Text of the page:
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popcorrin
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DOS attacks and bandwidth shaping?

Wed Apr 29, 2015 4:45 pm

I run a wisp and occasionally, maybe every 2-3 months, we get hit with a DOS attack.
Many of our customers are 4-5 wireless hops from our core and we do our bandwidth shaping at the CPE or the AP that the CPE connects to. When we get hit, the wireless hops between the core and the target get saturated and everyone suffers. I am thinking of doing our shaping( at least the download) at the core. I guess the only concern would be the extra cpu power to shape everyone at the core. Any thoughts.
 
jarda
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DOS attacks and bandwidth shaping?

Thu Apr 30, 2015 6:52 am

Can't you use firewall against those attacks? I would expect you were investigated it and know very well what kind of attack it is.
 
popcorrin
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Re: DOS attacks and bandwidth shaping?

Thu Apr 30, 2015 9:54 pm

I've looked through the wiki and I haven't seen any examples of firewall rules that would be very effective in protecting against a DDOS attack.
 
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amt
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Re: DOS attacks and bandwidth shaping?

Thu Apr 30, 2015 11:16 pm

I've looked through the wiki and I haven't seen any examples of firewall rules that would be very effective in protecting against a DDOS attack.
Check this,
http://forum.mikrotik.com/viewtopic.php?f=2&t=54607
 
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rextended
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Re: DOS attacks and bandwidth shaping?

Thu Apr 30, 2015 11:18 pm

I run a wisp
>>>we do our bandwidth shaping at the CPE or the AP that the CPE connects to
REALLY??? Why when you start the WISP do not do it at the border gateway???

>>>I am thinking of doing our shaping( at least the download) at the core.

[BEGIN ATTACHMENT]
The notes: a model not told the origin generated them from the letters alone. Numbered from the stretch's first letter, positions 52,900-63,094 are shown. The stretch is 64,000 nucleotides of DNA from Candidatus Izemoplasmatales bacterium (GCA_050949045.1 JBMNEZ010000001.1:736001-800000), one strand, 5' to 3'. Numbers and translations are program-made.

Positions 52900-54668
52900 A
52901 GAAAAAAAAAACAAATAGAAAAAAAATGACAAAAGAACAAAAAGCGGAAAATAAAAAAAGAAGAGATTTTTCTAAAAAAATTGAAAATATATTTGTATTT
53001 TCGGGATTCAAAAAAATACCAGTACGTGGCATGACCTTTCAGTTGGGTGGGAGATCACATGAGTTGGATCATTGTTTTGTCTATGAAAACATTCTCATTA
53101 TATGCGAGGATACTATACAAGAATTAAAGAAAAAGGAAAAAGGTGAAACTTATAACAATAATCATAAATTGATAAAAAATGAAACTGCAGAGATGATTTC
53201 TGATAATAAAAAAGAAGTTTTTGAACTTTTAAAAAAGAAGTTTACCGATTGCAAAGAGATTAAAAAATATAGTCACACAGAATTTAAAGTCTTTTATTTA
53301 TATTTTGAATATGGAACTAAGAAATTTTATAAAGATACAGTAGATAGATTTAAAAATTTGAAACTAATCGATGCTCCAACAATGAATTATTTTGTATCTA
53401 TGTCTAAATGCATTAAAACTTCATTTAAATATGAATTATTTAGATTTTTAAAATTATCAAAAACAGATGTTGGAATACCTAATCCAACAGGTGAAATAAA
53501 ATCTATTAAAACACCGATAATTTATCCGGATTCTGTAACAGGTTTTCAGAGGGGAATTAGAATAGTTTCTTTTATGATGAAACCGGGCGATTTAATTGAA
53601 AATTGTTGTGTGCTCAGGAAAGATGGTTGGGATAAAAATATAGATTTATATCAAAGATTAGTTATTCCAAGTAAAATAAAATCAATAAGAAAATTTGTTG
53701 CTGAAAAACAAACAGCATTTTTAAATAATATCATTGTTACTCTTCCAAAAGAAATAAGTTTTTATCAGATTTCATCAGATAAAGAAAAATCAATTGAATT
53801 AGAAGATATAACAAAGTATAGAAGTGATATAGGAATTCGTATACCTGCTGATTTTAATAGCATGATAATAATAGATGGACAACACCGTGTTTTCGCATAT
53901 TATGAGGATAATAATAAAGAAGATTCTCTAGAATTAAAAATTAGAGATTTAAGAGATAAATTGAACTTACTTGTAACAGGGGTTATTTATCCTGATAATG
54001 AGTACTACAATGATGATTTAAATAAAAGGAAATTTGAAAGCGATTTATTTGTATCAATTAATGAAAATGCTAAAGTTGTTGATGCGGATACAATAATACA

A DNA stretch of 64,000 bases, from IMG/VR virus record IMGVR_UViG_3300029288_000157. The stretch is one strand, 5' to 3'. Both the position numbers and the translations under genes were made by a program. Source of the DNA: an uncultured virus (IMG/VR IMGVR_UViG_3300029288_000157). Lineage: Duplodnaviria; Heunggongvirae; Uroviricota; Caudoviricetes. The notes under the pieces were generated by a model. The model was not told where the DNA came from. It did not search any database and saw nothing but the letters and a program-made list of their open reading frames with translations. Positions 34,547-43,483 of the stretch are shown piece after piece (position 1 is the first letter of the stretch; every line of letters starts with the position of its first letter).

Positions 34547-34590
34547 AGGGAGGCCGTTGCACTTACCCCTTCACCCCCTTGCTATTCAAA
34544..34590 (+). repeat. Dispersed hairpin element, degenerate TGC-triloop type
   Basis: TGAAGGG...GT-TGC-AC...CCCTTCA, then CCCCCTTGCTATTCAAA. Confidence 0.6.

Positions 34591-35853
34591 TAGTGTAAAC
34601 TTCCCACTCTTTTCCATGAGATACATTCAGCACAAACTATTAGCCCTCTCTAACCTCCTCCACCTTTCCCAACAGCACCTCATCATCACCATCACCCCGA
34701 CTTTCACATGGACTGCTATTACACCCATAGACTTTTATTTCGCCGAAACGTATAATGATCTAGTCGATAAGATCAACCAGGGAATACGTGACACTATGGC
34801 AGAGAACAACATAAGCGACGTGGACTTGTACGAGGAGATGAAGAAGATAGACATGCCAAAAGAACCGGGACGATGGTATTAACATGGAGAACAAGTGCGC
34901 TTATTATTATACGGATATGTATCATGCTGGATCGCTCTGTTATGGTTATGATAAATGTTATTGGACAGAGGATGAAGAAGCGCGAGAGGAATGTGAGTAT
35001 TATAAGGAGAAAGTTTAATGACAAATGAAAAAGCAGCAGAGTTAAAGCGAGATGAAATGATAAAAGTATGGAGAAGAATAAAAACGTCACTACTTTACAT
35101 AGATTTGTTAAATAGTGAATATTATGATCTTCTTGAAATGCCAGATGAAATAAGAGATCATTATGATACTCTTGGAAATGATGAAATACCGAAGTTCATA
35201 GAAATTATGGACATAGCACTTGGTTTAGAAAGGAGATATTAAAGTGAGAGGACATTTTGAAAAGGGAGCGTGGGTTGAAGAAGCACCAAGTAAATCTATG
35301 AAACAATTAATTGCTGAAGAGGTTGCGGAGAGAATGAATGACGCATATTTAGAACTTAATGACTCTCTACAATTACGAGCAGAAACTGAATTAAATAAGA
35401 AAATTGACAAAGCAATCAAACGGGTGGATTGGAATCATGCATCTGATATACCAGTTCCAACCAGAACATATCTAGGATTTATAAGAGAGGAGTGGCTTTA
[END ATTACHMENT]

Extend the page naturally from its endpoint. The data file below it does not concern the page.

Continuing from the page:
The only right place to do shaping is the download at the border gateway and the upload at the CPE!!!
I'm Italian, not English. Sorry for my imperfect grammar.
 
popcorrin
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Re: DOS attacks and bandwidth shaping?

Tue Dec 15, 2015 7:07 pm

Rextended, we've tried it both ways. Doing all the shaping at the border results in the router getting overloaded so we distribute the load.

And we are doing okay. The next time, if you want to ask a question about our strategy, just ask the question. Don't be a *****.
 
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ZeroByte
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Re: DOS attacks and bandwidth shaping?

Tue Dec 15, 2015 7:40 pm

Rextended, we've tried it both ways. Doing all the shaping at the border results in the router getting overloaded so we distribute the load.

And we are doing okay. The next time, if you want to ask a question about our strategy, just ask the question. Don't be a *****.
Rextended is 100% correct. If you mitigate (inbound) DDoS traffic somewhere inside your network, then however many links it takes to carry the flood to your scrubbing system will be overloaded. Scrubbing right at the front door will stop your internal infrastructure from being burdened with the load. If you carry your users' upstream DDoS traffic to a scrubber, then whatever region of the network they're on will also be affected. You don't want to carry DDoS flood traffic even 1 hop more than required.

If the CPU of your upstream border router isn't beefy enough to handle the shaping on a DDoS flood, then you can try filtering the traffic entirely, and if even this isn't possible (due to the attack being completely random ports) or if even this overloads the CPU, then your only remaining option is to blackhole route the target IP until the storm goes by or else you can get your service provider's help in filtering the traffic before it reaches your network.
When given a spoon,
you should not cling to your fork.
The soup will get cold.
 
popcorrin
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Re: DOS attacks and bandwidth shaping?

Mon Dec 21, 2015 7:55 am

100% correct? Doesn't make much sense to shape at the core resulting in everyone get poor performance all the time, not just during an attack.
That might work for less than a 1000 clients but trying to shape thousands isn't going to happen efficiently on a single router, I don't care which mikrotik router you have.
 
p3rad0x
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Re: DOS attacks and bandwidth shaping?

Mon Dec 21, 2015 11:29 am

Next time you are under attack,

Torch the links to see what type of attack it is.

If your clients have public ip's set up on their CPE's. check if allow remote requests is turned off.

Had a issue where all my clients became open DNS relays causing the main links to ge saturated and the clients CPE was pinned at 100% usage.

If I may ask, how much bandwidth and packets are running over the internet facing ports and are they matching up with the usage on your main links combined?
There you go then you touched something ;-) : it only takes a change in wind direction to screw with your nat :-)

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